Notes

A guided meditation

Breathing in, I know that I am breathing in. Breathing out, I know that I am breathing out.

Breathing in, we sit quietly together observing our embodied mind. Breathing out, we notice how everything changes and passes away.

Breathing in, we let go of opinions, judgments, boundaries and divisions. Breathing out, we realise the Dharma – the way things are.

Breathing in, we observe how all things are interdependent and interpenetrating. Breathing out, we realise that all entities are empty of self-existence.

Breathing in, we realise that there are no boundaries to Buddha mind. Breathing out, we feel compassion for, and kinship with, all beings.

Breathing in and breathing out. Sitting quietly, without the need to possess or cling, we are mindful of those around us and give thanks for each moment.

Breathing in and breathing out, we sit quietly together realising our Buddha nature.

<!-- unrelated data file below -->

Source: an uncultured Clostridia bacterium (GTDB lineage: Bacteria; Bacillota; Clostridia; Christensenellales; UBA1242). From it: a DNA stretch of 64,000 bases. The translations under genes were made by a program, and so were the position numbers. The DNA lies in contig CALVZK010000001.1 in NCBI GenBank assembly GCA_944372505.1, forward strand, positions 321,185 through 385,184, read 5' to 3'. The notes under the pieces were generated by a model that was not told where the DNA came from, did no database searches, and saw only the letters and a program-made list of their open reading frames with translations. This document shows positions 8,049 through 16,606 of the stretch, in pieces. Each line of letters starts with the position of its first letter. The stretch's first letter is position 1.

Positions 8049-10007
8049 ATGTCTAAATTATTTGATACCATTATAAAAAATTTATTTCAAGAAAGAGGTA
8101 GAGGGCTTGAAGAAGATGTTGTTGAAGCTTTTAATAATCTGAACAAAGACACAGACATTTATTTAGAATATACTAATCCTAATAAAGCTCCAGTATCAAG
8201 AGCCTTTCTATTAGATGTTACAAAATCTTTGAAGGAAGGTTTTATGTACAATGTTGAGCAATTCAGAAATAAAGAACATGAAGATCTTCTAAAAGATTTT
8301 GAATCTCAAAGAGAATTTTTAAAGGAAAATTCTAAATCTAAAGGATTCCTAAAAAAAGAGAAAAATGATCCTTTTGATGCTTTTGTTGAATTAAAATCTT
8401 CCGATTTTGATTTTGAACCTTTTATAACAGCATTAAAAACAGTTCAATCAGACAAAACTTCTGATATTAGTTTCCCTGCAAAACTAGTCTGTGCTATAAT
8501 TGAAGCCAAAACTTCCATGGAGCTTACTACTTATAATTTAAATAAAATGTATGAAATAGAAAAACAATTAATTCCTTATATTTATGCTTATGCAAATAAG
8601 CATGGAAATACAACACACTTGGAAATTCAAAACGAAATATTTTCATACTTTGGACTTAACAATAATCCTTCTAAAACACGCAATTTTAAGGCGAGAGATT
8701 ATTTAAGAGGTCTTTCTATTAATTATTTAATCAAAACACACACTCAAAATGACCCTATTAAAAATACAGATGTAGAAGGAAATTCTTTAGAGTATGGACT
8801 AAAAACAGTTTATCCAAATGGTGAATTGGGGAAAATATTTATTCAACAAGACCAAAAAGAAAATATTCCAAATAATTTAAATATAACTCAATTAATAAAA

Sengai Meditating Frog

Deep listening and compassionate speaking

In our discussions we give each other time and space to speak freely and to reflect on what has been said. We try not to interrupt but wait until our friends have finished speaking. In our turn we try not to speak for too long. We try to avoid conflict and do not use harsh words or intemperate language. We speak and listen sincerely, respectfully and with compassion – trying to understand what is being said and what lies behind what is said.

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The picture of the meditating frog is by Sengai Gibon(1750 – 1837) who was abbot of the oldest Zen monastery in Japan. Though not a professional artist he was prolific and his ink paintings are often humorous and always deeply-rooted in the teachings of the Rinzai school of Buddhism. The calligraphy reads: “If you can become a Buddha by practising meditation, I should have become one long ago”.